"As for self-checkout, there is currently a button on the screen asking customers how many paper bags they would like to purchase," Schneider added.
Jacque DeBuse, a Target spokeswoman, said the company "encourages guests and communities to reduce their plastic bag use and we comply with all local government regulations."
Target point-of-sale systems will prompt cashiers or self-checkout customers to key in the number of bags used so the system can automatically adjust the total, DeBuse said. Target, which provides plastic bag recycling kiosks at the front of its stores, gives customers a 5-cent discount for each reusable bag used "in an effort to promote the use of reusable bags and keep more plastic out of landfills," she said.
Sue Heald, manager of the Cumberland Farms in Quaker Hill, ordered a case of medium-sized paper bags this past week, noting customers had been asking about plastic bags and the 10-cent tax. Heald said her store doesn't currently offer reusable bags, but that they might be popular soon.
"We have a lot of regulars who are here every day. They'd grab one," she said. "They're usually a buck."
Several employees at GameStop, GNC, CVS and other area retailers cited company policies and declined to be quoted on the record, but many shrugged when asked about the bag tax, saying they hadn't received directions on how to implement the fees.
"No one has said anything," said Florence Avery, a key-carrier at Home Depot in Montville Commons. "We'll find out when it happens."
Messages left with Walmart, CVS and Home Depot corporate media teams were not immediately responded to.
The state Department of Revenue Services "has had productive conversations with stakeholders on implementation of the plastic bag fee," according to communications director Jim Polites.
Polites added that DRS Commissioner Scott Jackson "has been impressed by the engagement of the business community on this issue, both during the legislative session and as the focus turns toward implementation. Indications are that stores are moving purposefully to comply with the Aug. 1 effective date."
'Win for wildlife'
Hawaii, New York and California have banned single-use plastic bags and more than two dozen Connecticut communities, including Waterford, Stonington and Groton, have considered bans. Several local restaurants have given up plastic straws in favor of paper or metal ones, though state legislation that would have banned plastic straws and polystyrene food containers failed to pass.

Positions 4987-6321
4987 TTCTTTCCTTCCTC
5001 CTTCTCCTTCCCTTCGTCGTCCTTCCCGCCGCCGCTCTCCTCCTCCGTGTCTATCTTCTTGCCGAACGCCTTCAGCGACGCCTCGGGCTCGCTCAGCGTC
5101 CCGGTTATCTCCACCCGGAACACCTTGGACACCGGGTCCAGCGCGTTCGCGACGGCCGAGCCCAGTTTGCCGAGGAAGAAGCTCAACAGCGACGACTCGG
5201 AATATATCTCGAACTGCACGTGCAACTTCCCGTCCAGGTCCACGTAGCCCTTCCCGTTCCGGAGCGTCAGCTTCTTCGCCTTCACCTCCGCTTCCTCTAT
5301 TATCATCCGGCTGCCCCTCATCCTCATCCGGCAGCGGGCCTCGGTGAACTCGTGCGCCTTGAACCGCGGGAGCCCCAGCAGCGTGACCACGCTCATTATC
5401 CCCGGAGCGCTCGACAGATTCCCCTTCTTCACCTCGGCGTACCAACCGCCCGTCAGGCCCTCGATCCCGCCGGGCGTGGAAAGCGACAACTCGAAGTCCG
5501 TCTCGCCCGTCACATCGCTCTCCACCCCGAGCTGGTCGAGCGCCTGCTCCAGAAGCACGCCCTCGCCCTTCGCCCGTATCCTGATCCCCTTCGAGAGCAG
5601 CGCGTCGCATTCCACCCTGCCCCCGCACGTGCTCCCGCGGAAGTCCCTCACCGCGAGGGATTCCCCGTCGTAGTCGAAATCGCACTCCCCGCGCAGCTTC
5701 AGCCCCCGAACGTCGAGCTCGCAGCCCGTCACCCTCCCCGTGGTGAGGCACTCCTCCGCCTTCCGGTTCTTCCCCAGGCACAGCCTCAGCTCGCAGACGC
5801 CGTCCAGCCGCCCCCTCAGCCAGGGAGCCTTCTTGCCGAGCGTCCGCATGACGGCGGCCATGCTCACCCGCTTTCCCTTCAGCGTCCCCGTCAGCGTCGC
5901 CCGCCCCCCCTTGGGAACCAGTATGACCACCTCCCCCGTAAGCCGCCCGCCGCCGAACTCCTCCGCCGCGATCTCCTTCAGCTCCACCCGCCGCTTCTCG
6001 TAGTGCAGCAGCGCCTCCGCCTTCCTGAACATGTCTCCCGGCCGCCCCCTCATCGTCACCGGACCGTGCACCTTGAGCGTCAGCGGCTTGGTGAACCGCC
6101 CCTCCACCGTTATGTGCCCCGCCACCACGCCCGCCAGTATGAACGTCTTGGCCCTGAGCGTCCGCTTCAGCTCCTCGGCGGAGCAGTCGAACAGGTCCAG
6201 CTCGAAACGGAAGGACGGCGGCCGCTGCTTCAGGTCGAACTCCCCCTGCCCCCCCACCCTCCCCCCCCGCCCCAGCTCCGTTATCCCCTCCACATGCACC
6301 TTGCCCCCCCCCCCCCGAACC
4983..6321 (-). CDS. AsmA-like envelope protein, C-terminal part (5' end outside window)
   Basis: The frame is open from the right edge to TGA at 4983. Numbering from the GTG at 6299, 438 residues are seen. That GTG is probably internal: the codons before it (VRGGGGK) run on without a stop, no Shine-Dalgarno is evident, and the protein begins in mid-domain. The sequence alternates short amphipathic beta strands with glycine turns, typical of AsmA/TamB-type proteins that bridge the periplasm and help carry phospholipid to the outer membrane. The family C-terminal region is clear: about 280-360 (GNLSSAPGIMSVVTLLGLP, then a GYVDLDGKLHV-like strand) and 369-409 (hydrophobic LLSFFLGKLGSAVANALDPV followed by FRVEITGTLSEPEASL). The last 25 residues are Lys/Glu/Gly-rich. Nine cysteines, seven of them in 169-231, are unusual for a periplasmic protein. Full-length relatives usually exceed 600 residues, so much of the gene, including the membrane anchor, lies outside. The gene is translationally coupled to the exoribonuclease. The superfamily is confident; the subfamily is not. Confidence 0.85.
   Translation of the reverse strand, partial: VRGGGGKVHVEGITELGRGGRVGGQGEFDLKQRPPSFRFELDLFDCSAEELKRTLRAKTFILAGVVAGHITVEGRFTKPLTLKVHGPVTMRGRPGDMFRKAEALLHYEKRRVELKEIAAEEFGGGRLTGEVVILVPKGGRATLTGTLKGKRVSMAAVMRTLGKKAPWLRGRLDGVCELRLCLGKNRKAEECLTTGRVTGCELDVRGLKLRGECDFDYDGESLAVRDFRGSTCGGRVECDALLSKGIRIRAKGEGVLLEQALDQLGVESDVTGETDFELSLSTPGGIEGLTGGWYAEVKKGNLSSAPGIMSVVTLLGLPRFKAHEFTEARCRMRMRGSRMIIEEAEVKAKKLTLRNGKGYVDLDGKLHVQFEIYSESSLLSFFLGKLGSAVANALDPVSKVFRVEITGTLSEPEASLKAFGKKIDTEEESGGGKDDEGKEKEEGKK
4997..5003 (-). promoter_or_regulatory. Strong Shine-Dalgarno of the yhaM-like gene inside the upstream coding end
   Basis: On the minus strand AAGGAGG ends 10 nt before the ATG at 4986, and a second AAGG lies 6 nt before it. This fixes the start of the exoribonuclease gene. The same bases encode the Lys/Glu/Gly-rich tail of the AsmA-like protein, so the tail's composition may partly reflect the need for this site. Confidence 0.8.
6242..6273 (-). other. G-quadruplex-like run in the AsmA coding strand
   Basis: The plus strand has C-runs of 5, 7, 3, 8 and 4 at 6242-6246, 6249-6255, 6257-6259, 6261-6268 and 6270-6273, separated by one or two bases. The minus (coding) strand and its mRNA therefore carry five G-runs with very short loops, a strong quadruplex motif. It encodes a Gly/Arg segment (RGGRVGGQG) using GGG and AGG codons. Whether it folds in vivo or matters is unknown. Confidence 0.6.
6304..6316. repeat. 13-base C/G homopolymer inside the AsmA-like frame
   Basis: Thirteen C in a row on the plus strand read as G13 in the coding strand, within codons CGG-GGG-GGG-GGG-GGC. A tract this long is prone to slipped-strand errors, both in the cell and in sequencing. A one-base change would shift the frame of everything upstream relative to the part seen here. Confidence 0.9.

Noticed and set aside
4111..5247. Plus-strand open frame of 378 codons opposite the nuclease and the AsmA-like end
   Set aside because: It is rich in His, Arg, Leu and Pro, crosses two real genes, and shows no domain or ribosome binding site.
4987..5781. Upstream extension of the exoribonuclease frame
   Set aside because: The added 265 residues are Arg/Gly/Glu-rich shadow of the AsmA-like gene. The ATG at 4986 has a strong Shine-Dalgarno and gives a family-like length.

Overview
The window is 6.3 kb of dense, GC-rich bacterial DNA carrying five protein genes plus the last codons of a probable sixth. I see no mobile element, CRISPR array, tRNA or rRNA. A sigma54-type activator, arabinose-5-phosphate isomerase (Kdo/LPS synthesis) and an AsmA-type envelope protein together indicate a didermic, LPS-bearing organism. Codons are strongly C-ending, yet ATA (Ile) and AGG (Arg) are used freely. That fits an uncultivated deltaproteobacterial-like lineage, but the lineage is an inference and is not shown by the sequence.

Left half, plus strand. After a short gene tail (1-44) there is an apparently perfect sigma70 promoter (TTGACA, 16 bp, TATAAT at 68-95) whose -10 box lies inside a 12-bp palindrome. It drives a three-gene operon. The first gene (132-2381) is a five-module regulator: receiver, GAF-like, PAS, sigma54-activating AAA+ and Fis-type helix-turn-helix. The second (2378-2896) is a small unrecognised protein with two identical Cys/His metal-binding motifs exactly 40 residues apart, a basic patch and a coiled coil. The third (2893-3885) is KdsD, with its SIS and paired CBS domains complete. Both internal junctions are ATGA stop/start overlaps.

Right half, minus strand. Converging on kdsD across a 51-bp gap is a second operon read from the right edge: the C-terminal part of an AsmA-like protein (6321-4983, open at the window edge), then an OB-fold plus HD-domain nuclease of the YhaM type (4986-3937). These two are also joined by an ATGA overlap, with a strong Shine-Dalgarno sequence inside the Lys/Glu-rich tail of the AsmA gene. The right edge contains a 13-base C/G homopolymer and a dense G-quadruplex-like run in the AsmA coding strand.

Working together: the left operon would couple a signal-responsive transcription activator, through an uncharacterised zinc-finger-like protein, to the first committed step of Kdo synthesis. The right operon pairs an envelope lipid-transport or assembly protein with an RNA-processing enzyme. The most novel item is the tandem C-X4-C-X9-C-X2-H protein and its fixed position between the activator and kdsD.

According to the CFA, about 700 million single-use plastic bags are distributed throughout the state annually, and Pesce said the legislation eventually could reduce that figure by 80 percent.
"The effects are pretty quick once customers realize there's a charge," he said.
Connecticut Fund for the Environment/Save the Sound Soundkeeper Bill Lucey previously called the measure a "win for wildlife," noting bags and other plastic items, which never truly decompose, can choke wildlife and cause starvation, and sometimes eventually break into tiny pieces that threaten both animals and humans.
The upcoming tax and ban apply to common plastic bags less than 4 mils, or four thousandths of an inch, thick. Thicker bags available at many mall stores, as well as bags used to wrap loose produce, meat, seafood, dry cleaning and newspapers, are exempt.
The statewide ban eventually will force stores to provide only single-use carryout bags made of 100 percent recyclable paper containing at least 40 percent previously recycled material. Stores face $250 fines for any violations after an initial warning from a town, health district or officials with the Departments of Consumer Protection or Energy and Environmental Protection.
As for the taxes, each store will report the plastic and paper bag fees to DRS through its state sales tax return. According to DRS, stores remit sales tax in Connecticut on a monthly, quarterly or annual schedule based on the store's annual tax liability. Most stores file monthly, Polites said.
The Legislature's Office of Fiscal Analysis estimated the tax would generate about $27 million in revenue, deposited into the state's general fund, each of the next two years before the ban is in place starting July 1, 2021.
Lucey said instead of seeing the revenue "dumped into the catchall general fund," the proceeds should go toward programs "that help repair the damage plastic bags and similar waste have done to our environment — grants to upgrade recycling centers, beach, lake, river, or marsh cleanups, microplastic research, and even bird and marine wildlife assistance would be good fits for this money."